Any characters that the player has not unlocked could be bought with varying amounts of either Crisis or Merit Coins. Every week, Turbine placed three champions on sale for half off the usual price in Crisis Coins. Costumes for each champion were available exclusively for Crisis Coins, though some were given out via promotional offers. Costumes were purely cosmetic changes.
Normally unlocked by reaching level 5 with a hero, these powers could also be purchased for Merit Coins. Stolen powers were bonus abilities players could use to customize their hero by granting them super speed, super strength, healing abilities, and many other types of powers.
Mods to in-game items and augments to the champion on the field could be purchased to suit the player's style with Merit Coins. Additional amplifier loadout slots could be purchased with either coin type.
On June 2nd, 2015 it was announced that Infinite Crisis was shutting down mere months after it's initial launch. No reasons were given by the development team for this shutdown. The original message, posted by 'Anonymous' instead of a developer's account, is as follows:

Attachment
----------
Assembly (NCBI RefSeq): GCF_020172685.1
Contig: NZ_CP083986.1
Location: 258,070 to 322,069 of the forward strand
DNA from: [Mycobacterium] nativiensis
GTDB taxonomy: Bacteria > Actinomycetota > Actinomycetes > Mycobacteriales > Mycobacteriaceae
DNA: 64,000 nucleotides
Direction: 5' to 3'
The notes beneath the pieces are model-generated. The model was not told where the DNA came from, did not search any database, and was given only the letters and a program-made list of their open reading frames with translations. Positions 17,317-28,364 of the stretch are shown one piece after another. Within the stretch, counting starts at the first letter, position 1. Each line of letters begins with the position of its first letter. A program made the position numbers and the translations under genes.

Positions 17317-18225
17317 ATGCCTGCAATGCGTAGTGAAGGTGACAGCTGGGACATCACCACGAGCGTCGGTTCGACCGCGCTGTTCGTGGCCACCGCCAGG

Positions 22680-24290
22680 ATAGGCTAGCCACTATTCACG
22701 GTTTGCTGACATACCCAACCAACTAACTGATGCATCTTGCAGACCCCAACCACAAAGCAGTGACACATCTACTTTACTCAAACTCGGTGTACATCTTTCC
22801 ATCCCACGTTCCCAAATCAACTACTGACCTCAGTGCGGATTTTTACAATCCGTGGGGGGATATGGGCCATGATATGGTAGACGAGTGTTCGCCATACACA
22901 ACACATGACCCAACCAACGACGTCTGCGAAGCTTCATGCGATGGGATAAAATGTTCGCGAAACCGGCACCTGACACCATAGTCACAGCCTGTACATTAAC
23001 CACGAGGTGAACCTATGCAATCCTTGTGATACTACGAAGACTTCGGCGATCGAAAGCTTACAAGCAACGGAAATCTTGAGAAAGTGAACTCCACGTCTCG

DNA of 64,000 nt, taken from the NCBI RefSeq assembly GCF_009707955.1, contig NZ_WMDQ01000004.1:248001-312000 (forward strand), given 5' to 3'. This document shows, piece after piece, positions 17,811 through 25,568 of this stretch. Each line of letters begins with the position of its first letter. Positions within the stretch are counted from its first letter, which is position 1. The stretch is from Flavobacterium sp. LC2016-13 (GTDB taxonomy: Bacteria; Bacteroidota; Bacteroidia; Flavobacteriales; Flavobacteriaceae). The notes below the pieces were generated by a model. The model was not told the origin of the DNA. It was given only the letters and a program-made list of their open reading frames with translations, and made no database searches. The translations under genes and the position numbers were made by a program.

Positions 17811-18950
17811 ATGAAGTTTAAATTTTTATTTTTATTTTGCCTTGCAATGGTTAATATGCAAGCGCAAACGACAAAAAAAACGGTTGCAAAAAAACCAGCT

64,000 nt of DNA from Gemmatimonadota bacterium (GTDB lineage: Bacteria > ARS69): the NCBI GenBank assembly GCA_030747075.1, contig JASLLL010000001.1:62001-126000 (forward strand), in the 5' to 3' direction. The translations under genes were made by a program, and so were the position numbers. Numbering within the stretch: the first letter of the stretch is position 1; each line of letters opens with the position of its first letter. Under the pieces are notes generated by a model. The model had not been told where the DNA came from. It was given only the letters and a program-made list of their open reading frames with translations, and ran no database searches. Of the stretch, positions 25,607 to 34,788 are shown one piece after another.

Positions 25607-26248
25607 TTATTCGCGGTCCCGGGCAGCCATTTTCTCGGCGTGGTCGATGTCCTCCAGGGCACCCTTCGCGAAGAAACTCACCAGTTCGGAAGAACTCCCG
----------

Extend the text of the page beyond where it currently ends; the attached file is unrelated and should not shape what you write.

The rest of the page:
After much deliberation, we regret to announce the official shutdown of Infinite Crisis. We will end development efforts today and will close the service on August 14, 2015.
Between now and August 14th, the game will remain available to play completely free. If you have any questions, contact Customer Service for assistance athttp://support.infinitecrisis.com.
This was an extremely difficult decision to make. On behalf of the entire Infinite Crisis team we want to thank all of you for your feedback, support and for joining together to create one of the best communities in gaming.
On August 14th, 2015, the game went offline.